Studying du Bois-Reymond showed me that the opposite is also true. Du Bois-Reymond understood his times far better than I did, and only at the end of writing his biography did I realize that he had been guiding me all along. This was an inspiring moment. Du Bois-Reymond’s legacy is the age-old lesson that the meaning of things will not be revealed in some future apocalypse, but rather that it must be grasped here and now.

John Horgan About the Author: Every week, hockey-playing science writer John Horgan takes a puckish, provocative look at breaking science. A teacher at Stevens Institute of Technology, Horgan is the author of four books, including The End of Science (Addison Wesley, 1996) and The End of War (McSweeney's, 2012). Follow on Twitter @Horganism.

The views expressed are those of the author and are not necessarily those of Scientific American.

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  1. 1. M Tucker 6:41 pm 11/7/2013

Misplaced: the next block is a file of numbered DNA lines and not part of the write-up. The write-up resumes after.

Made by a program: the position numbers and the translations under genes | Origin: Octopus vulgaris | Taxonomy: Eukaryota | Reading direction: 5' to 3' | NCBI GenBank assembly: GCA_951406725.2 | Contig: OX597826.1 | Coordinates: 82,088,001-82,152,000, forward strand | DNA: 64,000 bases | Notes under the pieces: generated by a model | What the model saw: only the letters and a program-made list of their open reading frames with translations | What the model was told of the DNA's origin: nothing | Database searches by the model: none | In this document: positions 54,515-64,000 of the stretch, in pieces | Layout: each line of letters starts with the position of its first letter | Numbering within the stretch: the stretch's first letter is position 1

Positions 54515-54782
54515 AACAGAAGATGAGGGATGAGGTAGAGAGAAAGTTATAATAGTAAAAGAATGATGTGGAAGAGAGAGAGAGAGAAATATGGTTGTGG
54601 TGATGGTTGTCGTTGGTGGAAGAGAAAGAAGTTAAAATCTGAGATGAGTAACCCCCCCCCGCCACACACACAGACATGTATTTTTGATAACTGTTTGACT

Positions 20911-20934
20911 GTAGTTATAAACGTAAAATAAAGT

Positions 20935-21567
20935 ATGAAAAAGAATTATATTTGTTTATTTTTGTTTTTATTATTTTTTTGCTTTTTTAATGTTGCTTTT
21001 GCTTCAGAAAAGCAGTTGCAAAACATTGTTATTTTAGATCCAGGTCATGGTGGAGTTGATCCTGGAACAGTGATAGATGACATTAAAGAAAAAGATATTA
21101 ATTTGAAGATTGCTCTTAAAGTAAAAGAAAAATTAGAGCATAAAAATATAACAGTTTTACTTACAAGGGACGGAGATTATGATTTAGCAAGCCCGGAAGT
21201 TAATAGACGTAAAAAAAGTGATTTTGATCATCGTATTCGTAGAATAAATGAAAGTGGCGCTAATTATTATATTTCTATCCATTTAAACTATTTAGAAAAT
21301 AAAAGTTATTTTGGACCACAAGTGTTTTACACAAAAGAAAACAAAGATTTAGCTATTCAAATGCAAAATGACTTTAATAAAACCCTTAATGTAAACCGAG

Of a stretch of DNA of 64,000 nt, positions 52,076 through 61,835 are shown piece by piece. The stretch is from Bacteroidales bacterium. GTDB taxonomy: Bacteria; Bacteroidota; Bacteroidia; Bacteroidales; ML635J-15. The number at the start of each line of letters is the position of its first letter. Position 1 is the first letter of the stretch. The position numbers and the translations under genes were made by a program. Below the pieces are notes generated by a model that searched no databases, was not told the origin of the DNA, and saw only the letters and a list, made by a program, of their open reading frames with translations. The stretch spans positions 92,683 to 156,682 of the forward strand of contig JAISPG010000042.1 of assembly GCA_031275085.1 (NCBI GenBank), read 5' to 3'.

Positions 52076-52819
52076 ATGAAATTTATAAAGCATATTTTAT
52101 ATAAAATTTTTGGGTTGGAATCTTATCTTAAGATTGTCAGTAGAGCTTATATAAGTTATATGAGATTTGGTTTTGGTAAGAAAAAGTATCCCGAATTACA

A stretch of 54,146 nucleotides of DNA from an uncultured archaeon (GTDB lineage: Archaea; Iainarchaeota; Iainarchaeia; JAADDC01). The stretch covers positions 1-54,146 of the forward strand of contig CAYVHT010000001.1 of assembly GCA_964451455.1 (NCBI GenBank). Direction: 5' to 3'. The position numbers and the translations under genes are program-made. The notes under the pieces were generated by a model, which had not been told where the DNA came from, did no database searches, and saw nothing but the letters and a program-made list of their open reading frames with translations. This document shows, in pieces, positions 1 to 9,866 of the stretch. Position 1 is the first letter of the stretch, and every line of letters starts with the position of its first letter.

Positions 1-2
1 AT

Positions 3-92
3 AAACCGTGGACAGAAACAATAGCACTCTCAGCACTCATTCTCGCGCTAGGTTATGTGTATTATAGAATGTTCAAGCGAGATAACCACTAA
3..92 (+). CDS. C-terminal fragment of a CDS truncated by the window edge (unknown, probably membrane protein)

“One speech, delivered on the eve of the Prussian War, asked whether the French had finally forfeited their right to exist…”

    Yes, as a Prussian I would imagine he might hold that opinion.

    “…the first scholar to analyze the rise of nationalism…”

    This is not at all surprising for a Prussian intellectual living at that time.

    “…the first scholar to outline a history of cinema…”

    He died in 1896. How much history of cinema existed at the time?

    “He also challenged the worship…the value of aesthetic theory, the dominance of capital, the narrative of progress…the record of the Church”